Millions More Given To Build Tiny Nuclear Reactors In Wyoming

The Wyoming Energy Authority has approved second phase of a $10 million effort by BWXT Technologies to determine the viability of building tiny nuclear power plants in the state.

Pat Maio

June 18, 20244 min read

Concept illustration showing a campus of six BWXT micro nuclear power plants.
Concept illustration showing a campus of six BWXT micro nuclear power plants. (BWXT Technologies)

Wyoming, which is scrambling to halt a federal attempt to close down its revenue-producing coal mining industry in the energy-rich Powder River Basin, is stepping up its ties with a major submarine power plant maker to evaluate the viability of building tiny nuclear reactors to augment a power-starved electrical grid.

Wyoming Energy Authority on Monday announced a multimillion-dollar award for Virginia-based BWX Technologies Inc. to begin the next phase of a year-old contract  to further the design of its emerging tiny reactor design that could meet the specific needs of potential Wyoming end users, like southwestern Wyoming’s trona mining operations.

BWX Technologies’ bread and butter business is manufacturing tiny nuclear reactors for the U.S. Navy’s submarines fleet.

The contract was expected as Gov. Mark Gordon had touted the state’s nuclear friendliness to BWX Technologies on a recent visit to Virginia as well as a videoconferencing pitch at an Alaska trade conference, according those familiar with the deal.

Last August, BWX Technologies received nearly $10 million divided between the two phases of the contract awarded by the WEA’s Energy Matching Funds program.

WEA Director Rob Creager was not available for comment on the contract’s significance.


At the time of the initial deal last year, BWXT Technologies announced a two-phase, two-year contract with the WEA to assess the viability of deploying small-scale nuclear reactors in the state as a source of reliable energy to augment existing power generation sources.

The microreactor that BWX Technologies wants to build for the electrical grid is a commercial version of a military model that the Virginia contractor still needs to test out at the Idaho National Laboratory, one of the premier laboratories of the Department of Energy in Idaho Falls, Idaho.

The new reactor, called the BWXT Advanced Nuclear Reactor, or BANR, is a modular, factory-fabricated system that is small and light enough to be transported by rail, ship or truck and generate about 50 megawatts of nuclear power, or enough to light up about 9,000 homes.

"BWXT has been in conversations with representatives from a number of states to talk about how our BANR microreactor could fit into their states’ clean energy plans,” said BWX Technologies spokesman Jud Simmons.

"However, our cost-share contract with Wyoming is the only such formal agreement that we have with a state at this time,” Simmons told Cowboy State Daily.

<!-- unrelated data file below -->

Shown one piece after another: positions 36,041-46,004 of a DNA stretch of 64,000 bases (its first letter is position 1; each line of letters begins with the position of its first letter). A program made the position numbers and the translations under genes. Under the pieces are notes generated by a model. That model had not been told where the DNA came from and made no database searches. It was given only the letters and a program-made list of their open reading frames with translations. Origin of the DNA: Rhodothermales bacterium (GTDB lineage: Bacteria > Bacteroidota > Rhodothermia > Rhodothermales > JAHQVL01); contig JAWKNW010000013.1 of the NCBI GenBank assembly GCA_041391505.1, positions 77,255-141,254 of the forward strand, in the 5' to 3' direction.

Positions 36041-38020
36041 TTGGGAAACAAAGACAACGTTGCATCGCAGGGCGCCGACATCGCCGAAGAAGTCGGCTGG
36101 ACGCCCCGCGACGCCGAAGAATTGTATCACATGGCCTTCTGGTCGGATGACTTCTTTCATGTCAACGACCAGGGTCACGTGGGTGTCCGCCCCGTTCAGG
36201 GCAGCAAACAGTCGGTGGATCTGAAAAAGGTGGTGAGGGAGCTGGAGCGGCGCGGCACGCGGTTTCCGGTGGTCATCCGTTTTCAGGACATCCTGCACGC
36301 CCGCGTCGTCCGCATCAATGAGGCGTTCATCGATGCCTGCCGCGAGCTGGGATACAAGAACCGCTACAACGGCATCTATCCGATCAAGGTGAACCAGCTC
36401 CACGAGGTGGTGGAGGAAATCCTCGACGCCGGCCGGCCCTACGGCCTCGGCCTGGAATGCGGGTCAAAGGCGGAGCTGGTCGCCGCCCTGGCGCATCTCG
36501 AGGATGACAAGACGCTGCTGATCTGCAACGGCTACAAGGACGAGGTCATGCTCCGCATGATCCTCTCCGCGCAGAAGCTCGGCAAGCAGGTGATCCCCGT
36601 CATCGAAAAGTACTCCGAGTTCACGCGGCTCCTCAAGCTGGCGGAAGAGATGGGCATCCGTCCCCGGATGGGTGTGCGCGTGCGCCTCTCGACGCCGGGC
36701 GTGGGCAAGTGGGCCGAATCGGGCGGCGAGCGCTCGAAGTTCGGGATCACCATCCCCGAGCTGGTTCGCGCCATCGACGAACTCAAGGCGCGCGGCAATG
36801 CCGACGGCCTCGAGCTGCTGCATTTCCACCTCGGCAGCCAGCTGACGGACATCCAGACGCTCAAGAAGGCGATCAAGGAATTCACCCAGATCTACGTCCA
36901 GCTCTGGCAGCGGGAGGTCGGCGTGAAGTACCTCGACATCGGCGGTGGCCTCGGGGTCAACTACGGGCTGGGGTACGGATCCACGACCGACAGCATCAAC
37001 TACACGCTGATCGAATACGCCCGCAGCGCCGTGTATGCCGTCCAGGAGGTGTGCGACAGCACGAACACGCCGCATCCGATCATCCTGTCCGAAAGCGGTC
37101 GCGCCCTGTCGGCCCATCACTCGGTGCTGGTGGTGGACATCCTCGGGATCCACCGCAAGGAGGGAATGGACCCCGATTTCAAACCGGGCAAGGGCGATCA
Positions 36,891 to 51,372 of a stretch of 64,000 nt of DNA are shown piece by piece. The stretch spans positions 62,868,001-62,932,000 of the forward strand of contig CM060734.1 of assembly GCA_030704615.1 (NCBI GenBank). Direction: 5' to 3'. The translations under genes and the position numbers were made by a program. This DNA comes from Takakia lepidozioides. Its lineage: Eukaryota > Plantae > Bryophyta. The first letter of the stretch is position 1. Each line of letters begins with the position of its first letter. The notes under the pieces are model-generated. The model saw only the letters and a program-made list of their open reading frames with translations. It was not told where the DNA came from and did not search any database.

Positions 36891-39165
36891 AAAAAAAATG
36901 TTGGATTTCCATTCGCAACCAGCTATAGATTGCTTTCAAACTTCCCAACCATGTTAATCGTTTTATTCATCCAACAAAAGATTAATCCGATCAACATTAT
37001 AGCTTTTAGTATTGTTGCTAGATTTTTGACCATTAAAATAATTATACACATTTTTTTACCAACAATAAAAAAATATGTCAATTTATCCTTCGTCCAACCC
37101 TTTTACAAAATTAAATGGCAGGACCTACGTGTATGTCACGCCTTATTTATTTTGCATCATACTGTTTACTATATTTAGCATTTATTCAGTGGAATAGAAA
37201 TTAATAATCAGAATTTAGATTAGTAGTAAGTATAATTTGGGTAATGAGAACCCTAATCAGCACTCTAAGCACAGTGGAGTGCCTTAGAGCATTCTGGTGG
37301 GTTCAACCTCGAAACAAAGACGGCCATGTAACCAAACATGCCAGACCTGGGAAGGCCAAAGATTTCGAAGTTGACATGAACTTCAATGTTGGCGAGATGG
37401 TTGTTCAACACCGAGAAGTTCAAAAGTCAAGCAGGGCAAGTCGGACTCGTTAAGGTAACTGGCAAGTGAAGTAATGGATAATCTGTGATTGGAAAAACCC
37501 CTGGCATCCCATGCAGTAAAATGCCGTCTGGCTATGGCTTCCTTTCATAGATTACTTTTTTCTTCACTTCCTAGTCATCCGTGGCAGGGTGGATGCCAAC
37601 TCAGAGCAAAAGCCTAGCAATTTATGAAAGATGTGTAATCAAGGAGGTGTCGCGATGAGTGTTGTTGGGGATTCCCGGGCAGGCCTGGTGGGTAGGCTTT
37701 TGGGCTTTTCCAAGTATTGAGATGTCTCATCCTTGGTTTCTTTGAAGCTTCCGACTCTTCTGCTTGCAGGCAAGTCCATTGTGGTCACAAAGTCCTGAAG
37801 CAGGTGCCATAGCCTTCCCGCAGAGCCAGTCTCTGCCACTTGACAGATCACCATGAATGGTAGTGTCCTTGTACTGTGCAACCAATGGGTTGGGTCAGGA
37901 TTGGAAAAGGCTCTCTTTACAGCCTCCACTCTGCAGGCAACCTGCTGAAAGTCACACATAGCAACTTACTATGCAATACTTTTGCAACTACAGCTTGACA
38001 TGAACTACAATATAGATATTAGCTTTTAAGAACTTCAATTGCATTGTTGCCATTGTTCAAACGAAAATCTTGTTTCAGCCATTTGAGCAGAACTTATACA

In this next phase, a demonstration of the capabilities of Wyoming manufacturers would also be performed to “validate the supply chain activities” completed in the first phase.

An illustration of the BWXT Advance Nuclear Reactor, or BANR.
An illustration of the BWXT Advance Nuclear Reactor, or BANR. (BWXT Technologies)

Nuclear State

The announcement comes on the heels of billionaire Bill Gates making a historic visit to Kemmerer, Wyoming, for the groundbreaking ceremony of TerraPower’s $4 billion Natrium nuclear reactor project.

Most everyone in town seems to consider the nuclear reactor that Bellevue, Washington-based TerraPower LLC is building as a beacon of hope for the tiny community of 2,400 people, which is facing the closing of its 60-year-old power plant in the next decade.

The community, which runs the only unionized coal mine in Wyoming, is facing growing pains from a lack of housing for the nearly 1,600 workers coming to town to build the plant, plus permanent housing needed for long-term projects to be located near Naughton and the TerraPower project.

The BWX Technologies reactor project is coming at a tough time for northeastern Wyoming that has come under fire by the federal government to phase out coal-fired power plants and terminate coal mining on public lands by 2041.

This is the second front opened up by Wyoming to bring a nuclear reactor to the state. With BWX Technologies, parts of the microreactor supply chain already is taking shape.

Lining Up

To date, collaborations have been announced with Gillette-based L&H Industrial, a 60-year-old industrial machinery company in the heart of northeastern Wyoming’s coal mines that dot the region’s open grassland landscape, and Tata Chemicals Soda Ash Partners LLC in southwestern Wyoming.

Simmons said that BWX Technologies plans to release at least one competitively bid procurement that will engage Wyoming vendors in activities related to its development program.

L&H CEO Mike Wandler and Marcio Paes Barreto, managing director of a new L&H business unit Evercore Energy, told Cowboy State Daily in April that L&H had partnered with nuclear technology innovator innovator BWX Technologies as part of a blockbuster deal to launch a multibillion-dollar industry in the micro nuclear reactor field.

Wyoming’s ultimate plan is to build a one-stop shop in the Cowboy State for everything from manufacturing reactor vessels, specialized fences and electrical control panels to piping, wires and pouring concrete needed to build a containment building.

L&H also has plans to provide consulting services, operate and lease energy generated from the micro-nuclear reactors.

Pat Maio can be reached at

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Pat Maio


Pat Maio is a veteran journalist who covers energy for Cowboy State Daily.